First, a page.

A few months ago, while traveling on a rickety bus in Peru from Cusco to Puno, I read Craig Campbell’s Images of the New Jerusalem: Latter Day Saint Faction Interpretation of Independence, Missouri. While it has been several years since it was published, it has not received nearly enough attention in Mormon circles. The introduction states that it “is a historical interpretation of the millenial geography of Independence and its surroundings as seen by the Latter Day Saint churches” (xiv). While it is a geographical study, written by a professor of geography, I found the book fascinating and a great contribution to Mormon History. Besides getting a few facts wrong (including several pretty obvious mistakes like writing that the Saints purchased Independence land in 1832 rather than 1831), it appears to be very accurate to historical sources. More importantly, I found it to be very astute in chronicling how Mormon thought has changed regarding this sacred space in the Midwest.
Campbell does a laudable job in articulating the progression in how the various Mormon groups interpreted what Joseph Smith called the location for the New Jerusalem. While he does touch on many different Mormon movements, he focuses primarily on the views of the LDS Church, the Community of Christ, and the RLDS branches. I felt that he is fair to all three groups (though his tone iss harshest towards the LDS Mormons, which is ironic since he is in the bishopric of an LDS ward), and is also very careful in demonstrating how there is wide diversity even within each movement. Besides learning lots of new information concerning RLDS views of Independence that I hadn’t known beforehand, I was very intrigued on how he presented our own evolving views of Missouri.
One interesting point that stood out to me was the transition the “Brighamites” made after moving to Utah. While Saints in Joseph’s lifetime felt Zion needed to be established immediately, it changed during Brigham’s tenure to something more in the future: “the image of Jackson County as an almost folkloric destiny was employed to spur the Saints to make the Salt Lake Valley a lovely place” (128). Campbell persuasively demonstrates how Utah leaders used a “carrot-before-the-horse technique to motivate development” (129). Teaching that only those who are worthy could return to Zion, they urged their followers to build up the temporary kingdom in Deseret in order to be prepared.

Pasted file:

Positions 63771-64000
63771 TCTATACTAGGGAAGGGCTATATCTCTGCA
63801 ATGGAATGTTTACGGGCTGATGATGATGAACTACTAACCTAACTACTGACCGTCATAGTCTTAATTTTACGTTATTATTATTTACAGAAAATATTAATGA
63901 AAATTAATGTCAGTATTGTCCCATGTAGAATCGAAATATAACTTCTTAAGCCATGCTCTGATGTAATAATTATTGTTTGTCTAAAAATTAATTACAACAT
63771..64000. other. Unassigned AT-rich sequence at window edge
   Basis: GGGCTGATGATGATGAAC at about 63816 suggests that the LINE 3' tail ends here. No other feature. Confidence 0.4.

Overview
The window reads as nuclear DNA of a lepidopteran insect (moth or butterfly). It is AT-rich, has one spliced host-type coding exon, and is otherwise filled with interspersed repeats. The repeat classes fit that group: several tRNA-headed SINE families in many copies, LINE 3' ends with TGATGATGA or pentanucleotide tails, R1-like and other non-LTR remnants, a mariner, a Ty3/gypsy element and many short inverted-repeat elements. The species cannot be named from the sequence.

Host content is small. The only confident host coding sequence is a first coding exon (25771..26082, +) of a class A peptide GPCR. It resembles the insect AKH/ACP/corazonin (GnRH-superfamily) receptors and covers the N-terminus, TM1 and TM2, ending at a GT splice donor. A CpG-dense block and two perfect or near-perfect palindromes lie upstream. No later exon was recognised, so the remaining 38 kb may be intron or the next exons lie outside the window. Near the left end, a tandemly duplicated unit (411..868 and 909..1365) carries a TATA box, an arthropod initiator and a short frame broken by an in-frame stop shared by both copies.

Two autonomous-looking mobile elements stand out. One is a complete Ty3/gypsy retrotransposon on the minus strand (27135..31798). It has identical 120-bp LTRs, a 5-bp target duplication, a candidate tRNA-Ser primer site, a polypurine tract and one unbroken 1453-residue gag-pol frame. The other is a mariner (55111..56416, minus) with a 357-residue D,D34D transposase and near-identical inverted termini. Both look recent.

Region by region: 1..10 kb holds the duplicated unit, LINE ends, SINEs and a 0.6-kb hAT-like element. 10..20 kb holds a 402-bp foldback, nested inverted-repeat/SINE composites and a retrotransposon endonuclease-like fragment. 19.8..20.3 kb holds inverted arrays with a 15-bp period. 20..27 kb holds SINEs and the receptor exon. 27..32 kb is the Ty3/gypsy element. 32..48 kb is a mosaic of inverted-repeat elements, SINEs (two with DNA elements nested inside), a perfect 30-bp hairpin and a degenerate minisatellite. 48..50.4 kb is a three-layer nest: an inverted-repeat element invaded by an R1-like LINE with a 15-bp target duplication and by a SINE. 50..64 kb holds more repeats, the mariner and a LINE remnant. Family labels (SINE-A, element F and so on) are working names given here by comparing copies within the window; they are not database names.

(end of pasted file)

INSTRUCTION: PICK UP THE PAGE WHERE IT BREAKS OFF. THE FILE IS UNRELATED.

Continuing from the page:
Campbell also explored the tensions within LDS culture today concerning Independence. One end of the spectrum believes that we could pack up and move back any day now, while the other end is questioning whether there is a future in Independence at all. The official position of the Church itself is hard to pinpoint, because on the one hand they are buying up massive amounts of land in Missouri, while at the same time they are reluctant to put a temple in Kansas City when the demographics suggest one is needed. Campbell also includes many intriguing excerpts from books, newspapers, and folklore stories to demonstrate the different views.
While I could share more insights from the book, there are three reasons why I feel this book is worthy of more attention than it has received. First, it is published by University of Tennessee Press, which is a publisher new to the Mormon scholarship scene. Second, being a geographical work, it is a new framework in which to explore Mormon history. I especially appreciated Chapter 9, entitled “Independence Classified,” where he places the Mormon view of Zion within the larger view of other “sacred spaces,” particularly in Asia. And third, I really enjoyed the fact that the study looks at several different groups within the larger Mormon movement.
All in all, I think that Images of the New Jerusalem is a real gem that has been overlooked. Has anyone else read it? Has anyone else even heard about it? Also, how do you guys feel about the evolution of the Mormon view of Independence?
 Ron Romig and David Howlett did review it for Journal of Mormon History, and gave it a generally favorable review.